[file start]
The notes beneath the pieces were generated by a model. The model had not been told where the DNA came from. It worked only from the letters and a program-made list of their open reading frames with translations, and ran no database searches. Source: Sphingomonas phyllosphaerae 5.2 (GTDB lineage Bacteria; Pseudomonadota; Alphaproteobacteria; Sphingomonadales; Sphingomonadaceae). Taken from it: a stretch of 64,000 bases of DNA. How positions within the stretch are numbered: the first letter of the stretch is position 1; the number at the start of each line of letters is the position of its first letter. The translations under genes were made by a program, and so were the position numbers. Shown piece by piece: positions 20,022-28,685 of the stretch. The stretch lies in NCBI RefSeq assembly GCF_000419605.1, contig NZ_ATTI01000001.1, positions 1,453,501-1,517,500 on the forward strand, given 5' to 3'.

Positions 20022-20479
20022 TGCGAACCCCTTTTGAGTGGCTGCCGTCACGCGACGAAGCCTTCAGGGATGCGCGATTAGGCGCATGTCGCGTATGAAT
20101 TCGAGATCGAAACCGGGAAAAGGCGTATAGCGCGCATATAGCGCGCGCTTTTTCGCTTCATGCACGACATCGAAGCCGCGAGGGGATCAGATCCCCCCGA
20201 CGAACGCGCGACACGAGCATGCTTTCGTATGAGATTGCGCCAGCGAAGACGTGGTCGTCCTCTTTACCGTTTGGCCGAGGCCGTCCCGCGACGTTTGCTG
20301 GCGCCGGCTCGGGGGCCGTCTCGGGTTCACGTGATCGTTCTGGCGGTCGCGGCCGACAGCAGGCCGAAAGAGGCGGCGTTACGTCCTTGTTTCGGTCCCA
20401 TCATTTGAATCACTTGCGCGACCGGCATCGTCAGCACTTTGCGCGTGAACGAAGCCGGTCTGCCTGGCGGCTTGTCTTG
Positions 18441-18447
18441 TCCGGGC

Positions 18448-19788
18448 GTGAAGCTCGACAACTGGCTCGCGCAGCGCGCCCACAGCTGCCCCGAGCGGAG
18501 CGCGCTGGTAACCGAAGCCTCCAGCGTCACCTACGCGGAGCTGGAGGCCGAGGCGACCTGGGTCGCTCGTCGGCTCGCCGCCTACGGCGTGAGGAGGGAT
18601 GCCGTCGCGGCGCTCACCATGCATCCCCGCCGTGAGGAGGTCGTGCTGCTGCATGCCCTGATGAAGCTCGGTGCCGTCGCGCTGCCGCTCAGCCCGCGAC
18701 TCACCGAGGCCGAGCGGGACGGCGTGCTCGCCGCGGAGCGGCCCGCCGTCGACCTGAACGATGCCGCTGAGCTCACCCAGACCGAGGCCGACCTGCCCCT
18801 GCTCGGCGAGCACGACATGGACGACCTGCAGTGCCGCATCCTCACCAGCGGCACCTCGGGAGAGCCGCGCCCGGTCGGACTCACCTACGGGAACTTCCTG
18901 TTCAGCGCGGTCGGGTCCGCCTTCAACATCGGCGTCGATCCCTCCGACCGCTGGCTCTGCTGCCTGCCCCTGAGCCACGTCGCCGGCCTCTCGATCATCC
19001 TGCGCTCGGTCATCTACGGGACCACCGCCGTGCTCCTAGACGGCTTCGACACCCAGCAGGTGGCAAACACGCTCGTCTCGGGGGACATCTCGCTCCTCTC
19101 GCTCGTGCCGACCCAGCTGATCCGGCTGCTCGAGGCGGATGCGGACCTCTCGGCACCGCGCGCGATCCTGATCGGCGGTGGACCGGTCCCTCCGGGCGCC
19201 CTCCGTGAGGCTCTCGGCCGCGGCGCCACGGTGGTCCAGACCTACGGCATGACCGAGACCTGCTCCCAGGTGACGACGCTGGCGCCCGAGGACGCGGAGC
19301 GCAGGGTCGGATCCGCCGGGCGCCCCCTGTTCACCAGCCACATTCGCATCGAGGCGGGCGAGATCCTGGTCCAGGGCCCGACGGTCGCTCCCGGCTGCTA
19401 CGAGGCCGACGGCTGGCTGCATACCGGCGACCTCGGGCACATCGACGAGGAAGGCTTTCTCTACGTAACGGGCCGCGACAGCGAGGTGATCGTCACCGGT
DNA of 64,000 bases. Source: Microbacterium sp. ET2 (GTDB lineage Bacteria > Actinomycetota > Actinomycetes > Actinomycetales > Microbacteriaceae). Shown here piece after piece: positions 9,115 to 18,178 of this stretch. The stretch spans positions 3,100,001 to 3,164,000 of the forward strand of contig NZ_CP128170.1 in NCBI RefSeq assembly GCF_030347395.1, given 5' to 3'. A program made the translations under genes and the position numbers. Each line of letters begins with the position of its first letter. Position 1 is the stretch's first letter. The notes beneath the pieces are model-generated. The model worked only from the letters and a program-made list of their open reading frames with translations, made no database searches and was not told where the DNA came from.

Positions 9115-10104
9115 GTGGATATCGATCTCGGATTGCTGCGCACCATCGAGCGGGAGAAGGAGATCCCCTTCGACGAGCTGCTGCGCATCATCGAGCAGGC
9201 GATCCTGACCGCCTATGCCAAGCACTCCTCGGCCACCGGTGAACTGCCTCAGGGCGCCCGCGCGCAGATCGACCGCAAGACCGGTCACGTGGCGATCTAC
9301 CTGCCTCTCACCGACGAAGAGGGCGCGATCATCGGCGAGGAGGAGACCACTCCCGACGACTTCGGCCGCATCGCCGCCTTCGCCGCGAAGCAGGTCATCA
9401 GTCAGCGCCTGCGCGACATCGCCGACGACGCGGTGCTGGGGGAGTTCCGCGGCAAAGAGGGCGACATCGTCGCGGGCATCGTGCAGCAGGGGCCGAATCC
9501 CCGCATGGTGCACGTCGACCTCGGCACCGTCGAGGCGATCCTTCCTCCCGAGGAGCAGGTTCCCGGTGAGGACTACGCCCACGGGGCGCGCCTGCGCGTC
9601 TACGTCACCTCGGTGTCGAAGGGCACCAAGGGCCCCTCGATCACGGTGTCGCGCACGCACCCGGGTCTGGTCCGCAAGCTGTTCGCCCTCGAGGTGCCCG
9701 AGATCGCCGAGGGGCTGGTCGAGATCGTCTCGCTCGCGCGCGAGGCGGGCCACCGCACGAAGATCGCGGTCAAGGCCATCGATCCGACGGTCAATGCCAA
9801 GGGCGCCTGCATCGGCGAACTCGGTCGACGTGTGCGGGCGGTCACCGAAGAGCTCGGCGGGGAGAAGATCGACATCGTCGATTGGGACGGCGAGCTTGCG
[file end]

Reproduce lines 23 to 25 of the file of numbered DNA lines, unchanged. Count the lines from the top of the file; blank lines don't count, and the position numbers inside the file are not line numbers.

Positions 9115-10104
9115 GTGGATATCGATCTCGGATTGCTGCGCACCATCGAGCGGGAGAAGGAGATCCCCTTCGACGAGCTGCTGCGCATCATCGAGCAGGC
9201 GATCCTGACCGCCTATGCCAAGCACTCCTCGGCCACCGGTGAACTGCCTCAGGGCGCCCGCGCGCAGATCGACCGCAAGACCGGTCACGTGGCGATCTAC